• Julianne Moore as Jules in The Kids Are All Right (Honorable, honorable mention: as Catherine Stewart in Chloe)

Click here to see the rest of the 2010 Glennies.

Atom Egoyan’s “Chloe” – An odd bit of erotica

Two seconds. That’s how long it takes for Amanda Seyfried’s breasts to appear in this film, and as she begins a wistful voiceover about what it means to be a prostitute, it is with this first artfully lit shot that Atom Egoyan’s Chloe (a remake of a 2003 French film) presents itself with decidedly European sensibilities. But while the Europeans might decry my American puritanical sexualization of the female breast, I must confess that this shot (and many similar ones that followed) put me somewhat on guard. There are few things that take me out of a film faster than the feeling that I’m being manipulated by the screen. If this were a film about gargantuan fighting robots, I could certainly ignore the feeling, but Chloe strives for a good deal more. As it went on, I was forced to decide whether I was watching a thoughtful and emotionally complex exploration of sexual obsession and jealousy or being titillated just for the sake of it.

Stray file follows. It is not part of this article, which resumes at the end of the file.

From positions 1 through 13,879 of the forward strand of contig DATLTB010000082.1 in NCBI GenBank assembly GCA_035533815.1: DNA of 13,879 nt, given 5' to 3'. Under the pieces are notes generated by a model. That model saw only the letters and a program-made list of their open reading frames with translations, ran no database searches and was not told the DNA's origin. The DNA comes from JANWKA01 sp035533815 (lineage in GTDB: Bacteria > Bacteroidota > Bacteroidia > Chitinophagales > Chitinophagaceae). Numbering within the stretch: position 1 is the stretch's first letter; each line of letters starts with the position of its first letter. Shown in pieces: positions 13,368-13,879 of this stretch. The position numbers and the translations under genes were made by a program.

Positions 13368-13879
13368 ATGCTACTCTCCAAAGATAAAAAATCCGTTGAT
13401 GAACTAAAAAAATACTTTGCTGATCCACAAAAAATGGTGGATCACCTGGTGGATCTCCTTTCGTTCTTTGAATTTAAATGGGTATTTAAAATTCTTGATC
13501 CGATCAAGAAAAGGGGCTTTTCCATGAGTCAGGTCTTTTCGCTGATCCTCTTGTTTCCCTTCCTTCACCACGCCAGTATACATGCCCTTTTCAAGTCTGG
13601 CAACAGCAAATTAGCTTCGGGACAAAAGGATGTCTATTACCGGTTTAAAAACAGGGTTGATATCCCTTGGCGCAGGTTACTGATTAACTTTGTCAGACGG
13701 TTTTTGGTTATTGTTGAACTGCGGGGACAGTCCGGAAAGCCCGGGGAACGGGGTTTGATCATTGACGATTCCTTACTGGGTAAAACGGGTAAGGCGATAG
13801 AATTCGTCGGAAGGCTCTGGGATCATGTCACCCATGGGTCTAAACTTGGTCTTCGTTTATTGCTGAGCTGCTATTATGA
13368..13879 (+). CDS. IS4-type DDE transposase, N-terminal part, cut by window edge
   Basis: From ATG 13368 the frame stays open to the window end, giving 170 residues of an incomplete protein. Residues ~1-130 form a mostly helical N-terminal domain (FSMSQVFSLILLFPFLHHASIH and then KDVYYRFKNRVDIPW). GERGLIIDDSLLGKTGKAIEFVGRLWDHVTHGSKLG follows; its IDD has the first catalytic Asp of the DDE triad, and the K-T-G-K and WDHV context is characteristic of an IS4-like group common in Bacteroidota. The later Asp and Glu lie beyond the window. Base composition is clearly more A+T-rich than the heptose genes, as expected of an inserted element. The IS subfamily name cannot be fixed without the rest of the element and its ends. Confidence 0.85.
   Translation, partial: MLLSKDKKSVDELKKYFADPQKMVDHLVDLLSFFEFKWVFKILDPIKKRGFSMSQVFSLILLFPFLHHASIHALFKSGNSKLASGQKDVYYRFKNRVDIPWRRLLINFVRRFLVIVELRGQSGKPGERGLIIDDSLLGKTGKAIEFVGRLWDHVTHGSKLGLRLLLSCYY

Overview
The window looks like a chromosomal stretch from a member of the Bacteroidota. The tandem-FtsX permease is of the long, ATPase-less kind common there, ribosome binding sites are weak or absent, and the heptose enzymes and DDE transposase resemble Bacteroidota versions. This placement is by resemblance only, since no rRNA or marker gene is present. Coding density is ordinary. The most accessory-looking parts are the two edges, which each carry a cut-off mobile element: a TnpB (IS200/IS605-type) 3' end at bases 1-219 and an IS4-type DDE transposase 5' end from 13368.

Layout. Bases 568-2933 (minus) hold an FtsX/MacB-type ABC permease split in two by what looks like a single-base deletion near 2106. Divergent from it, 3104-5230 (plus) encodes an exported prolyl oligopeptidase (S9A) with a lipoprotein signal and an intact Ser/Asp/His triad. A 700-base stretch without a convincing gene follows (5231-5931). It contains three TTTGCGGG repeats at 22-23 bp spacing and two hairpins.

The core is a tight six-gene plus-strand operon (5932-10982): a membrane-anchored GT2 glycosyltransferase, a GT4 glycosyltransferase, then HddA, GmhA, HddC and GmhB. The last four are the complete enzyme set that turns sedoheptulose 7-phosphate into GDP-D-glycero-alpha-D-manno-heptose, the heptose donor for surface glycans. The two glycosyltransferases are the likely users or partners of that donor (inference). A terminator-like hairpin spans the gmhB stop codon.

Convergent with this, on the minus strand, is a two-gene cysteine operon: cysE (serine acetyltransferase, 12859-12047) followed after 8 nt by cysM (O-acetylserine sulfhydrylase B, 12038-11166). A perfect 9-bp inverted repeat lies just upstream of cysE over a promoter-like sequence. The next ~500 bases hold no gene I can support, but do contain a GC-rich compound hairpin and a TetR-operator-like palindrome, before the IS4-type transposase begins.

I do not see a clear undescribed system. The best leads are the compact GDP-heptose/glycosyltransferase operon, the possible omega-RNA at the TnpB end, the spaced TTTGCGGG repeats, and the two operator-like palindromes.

The premise is certainly a provocative one. The Stewarts are a pair of well-off professionals whose marriage is gradually drifting apart – David (Liam Neeson), a college professor, is friendly and semi-flirtatious with every woman he meets, and his wife Catherine (Julianne Moore), a doctor, is becoming increasingly insecure and jealous. From the outset, we are as much in the dark as Catherine about her husband, as she becomes more and more suspicious that he’s cheating on her. She finds a friend and confidante in an escort named Chloe (Amanda Seyfried), whom she hires to try and seduce David.